This post has been taking an exceptionally long time for me to write. Not because it was hard to write or me being just plain lazy...but I could never harden my resolve to write it. Because...I was afraid. Afraid that I'm not good enough, wouldn't do a good enough justice for my category of peeps--teens. (Okay, maybe a part of it was because I procastinate too.)
I am afraid of the jeering, the booing, the ultimate put-down I would have had to face once I published this post. I might cause a big humiliation to teens, just because I did a bad job in writing this post. But, in the end, I couldn't refrain myself. It was just too tempting.
Okay, enough of this vague, self-explanatory, wallowing in self-pity, and desperate attempt of garnering some sympathy piece of speech. I guess I kinda left you a cliff-hanger long enough. (Sorry, my bad; I love rambling...)
What started this post was my reading that post. 'Coz that post actually contain really good advice. But (a really BIG BUT), I certainly do not think that teen writing sucks. I'm still treading those troubled waters real cautious; the author John Scalzi, had written another post, of which logically and analytically (even to the extent of writing another post to that) rebuked any arguments that could have laid down by teenagers. While I agree to some of them, I do still have my own stand about the overall of the statement that teen writing sucks.
I'm not going to list all the successful published teenage writers, but rather explain why I think that teen writing do not suck.
Let's set aside the aspects of grammar(I agree with John Scalzi on this), because people don't always read because of amazing language and grammars, but rather because of the stories. Of course, those are important to enjoy a good story, so this not-so-good piece of argument can only be applied on the basis of those teens I'm helping to fight for our rights have good enough grammar.
John Scalzi stated that because we're young, we lack of the experiences to make our writing interesting, or powerfully thought-provoking/heart-warming/inspiring etc. I do agree, BUT, our experiences, sometimes, can be compelling enough. Being teenagers, we're emotionally unique from the younger ones to adults. We're full of angst, emotionally driven, thanks to our hormones, which can be a good thing, 'coz it provides a different perspective, and evoke a different feeling that could not have otherwise be experienced through an adult writing.
Oh, come on, no adults could totally write like a teen anymore. Yes, you can say that they can remember their teenagehood, and as John Scalzi had rightly argued, humans remain pretty much the same across the years. But, things are different through the years, and these do affect the coming generations(behaviour, feeling, emotions, thinking etc.), if not directly, then indirectly.
Having said that adults do remember their experiences and feelings during their teenage years, they could not still completely understand today's teenagers. For reason above(proof: My parents always reprimand me that when they were my age, they didn't do things my way, which is wrong; teenagers from different eras cannot possibly have the same thinking.) and also because of this: As you grow older, you gain more wisdom, a wider perspective about certain things, through your experinces. Hence, you create an awareness in you. For example, you would realize that some things you did during your teens are ridiculous and stupid. These insights you'll carry it through your life. As a result, these will help you control your temper, your angst, and help tune it down. Hence, no adult could completely convince themselves to think like a teen anymore, to behave like a teen, and of course, to write like a teen(for parts where they behave stupidly). Thus, no adults could project that kind of angst, emotion, feeling accurately in their writing. You could probably argue that, hey, there are a lot of successful YA authors who are adults. Yes, personally, I do enjoy them, and I think they were simply awesomw authors. But, somehow, their writing will always be distinguishable from teen writing.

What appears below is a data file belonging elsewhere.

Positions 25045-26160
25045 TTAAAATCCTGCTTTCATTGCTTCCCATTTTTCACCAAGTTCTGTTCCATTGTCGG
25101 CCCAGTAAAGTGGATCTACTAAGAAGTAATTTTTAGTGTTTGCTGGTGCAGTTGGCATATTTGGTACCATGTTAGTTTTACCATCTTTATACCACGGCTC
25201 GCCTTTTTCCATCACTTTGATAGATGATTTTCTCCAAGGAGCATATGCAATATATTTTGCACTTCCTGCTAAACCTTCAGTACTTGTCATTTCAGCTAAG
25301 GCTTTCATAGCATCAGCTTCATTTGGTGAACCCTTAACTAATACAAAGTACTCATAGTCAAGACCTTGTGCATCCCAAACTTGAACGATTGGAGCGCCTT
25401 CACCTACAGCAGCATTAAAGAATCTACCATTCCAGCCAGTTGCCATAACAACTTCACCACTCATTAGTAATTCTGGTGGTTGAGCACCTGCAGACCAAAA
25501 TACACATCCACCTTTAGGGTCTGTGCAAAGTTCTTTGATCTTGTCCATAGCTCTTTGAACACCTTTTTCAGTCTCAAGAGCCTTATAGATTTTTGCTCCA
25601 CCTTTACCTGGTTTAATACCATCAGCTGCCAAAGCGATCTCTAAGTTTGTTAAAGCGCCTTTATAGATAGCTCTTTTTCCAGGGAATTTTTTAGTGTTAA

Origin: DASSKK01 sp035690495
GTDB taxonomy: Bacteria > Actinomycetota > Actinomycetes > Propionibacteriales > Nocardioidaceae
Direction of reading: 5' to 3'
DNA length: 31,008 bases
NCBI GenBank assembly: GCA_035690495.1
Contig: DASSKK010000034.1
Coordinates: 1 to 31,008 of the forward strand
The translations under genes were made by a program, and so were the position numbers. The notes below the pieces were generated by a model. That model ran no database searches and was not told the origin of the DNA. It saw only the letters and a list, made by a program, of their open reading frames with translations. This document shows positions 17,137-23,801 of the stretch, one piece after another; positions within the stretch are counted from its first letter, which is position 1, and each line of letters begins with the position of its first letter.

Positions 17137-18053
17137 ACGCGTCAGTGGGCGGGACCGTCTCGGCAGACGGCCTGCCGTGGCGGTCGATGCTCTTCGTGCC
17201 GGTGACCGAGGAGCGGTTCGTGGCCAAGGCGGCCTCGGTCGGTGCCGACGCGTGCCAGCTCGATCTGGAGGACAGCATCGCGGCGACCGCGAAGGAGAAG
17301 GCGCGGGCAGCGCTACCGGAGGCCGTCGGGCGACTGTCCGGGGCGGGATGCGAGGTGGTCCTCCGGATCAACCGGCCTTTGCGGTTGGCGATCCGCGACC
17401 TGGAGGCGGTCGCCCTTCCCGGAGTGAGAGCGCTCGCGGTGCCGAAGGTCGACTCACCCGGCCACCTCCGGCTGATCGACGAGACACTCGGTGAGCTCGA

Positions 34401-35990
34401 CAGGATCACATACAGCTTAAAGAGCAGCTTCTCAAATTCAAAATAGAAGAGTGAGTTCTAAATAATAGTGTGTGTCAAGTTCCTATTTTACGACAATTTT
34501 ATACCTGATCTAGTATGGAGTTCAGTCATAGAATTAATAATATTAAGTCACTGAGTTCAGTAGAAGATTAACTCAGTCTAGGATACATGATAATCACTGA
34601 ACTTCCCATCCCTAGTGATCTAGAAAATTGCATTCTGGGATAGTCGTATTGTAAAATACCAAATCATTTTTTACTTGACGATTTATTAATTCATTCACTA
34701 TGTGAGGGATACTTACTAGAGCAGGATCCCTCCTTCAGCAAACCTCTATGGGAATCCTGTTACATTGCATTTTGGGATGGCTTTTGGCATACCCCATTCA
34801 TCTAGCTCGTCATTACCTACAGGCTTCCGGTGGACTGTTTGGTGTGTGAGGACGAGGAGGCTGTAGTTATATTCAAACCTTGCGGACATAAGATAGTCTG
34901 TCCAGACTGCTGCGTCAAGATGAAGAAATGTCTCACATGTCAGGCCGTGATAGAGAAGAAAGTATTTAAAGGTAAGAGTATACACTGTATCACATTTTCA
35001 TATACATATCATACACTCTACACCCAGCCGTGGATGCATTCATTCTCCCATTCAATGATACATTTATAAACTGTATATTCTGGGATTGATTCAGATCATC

Not because teen writing sucks. But, because, teens write merely differently, uniquely, and specially from adults. And, I sincerely believe, teens would be able to identify with it more.
The conclusion is, teen writing could serve as a fresh perspective for other readers(there's too many adult writers, in my opinion). Teen writing could probably even provoke a sense of nostalgia in adult readers...As long as these teen writers have a good story to write about, a good enough grammar, and knew how to invoke their voice and insights in their writing, they wouldn't suck. And there are quite a number of them in the blogging community, if you truly search for them...That's why teen writers like Steph Bowe and Christopher Paolini ends up so successful. (sorry about this, I'm aware that I'd promise not to include them, but i couldn't help it...)
This is why I don't think teen writing sucks. In fact, I think they could probably add a whole new, unique, special and fresh flavour into the writing community.
And for these very reasons, though I might lack the wittiness, the allure, the compelling attraction, the sophistication of an adult writer or adult blogger, but I'm proud that I'm a teen. I'm proud that I'm special because of it. And my writing certainly do not suck.
I do not suck. And you, teens, certainly do NOT suck!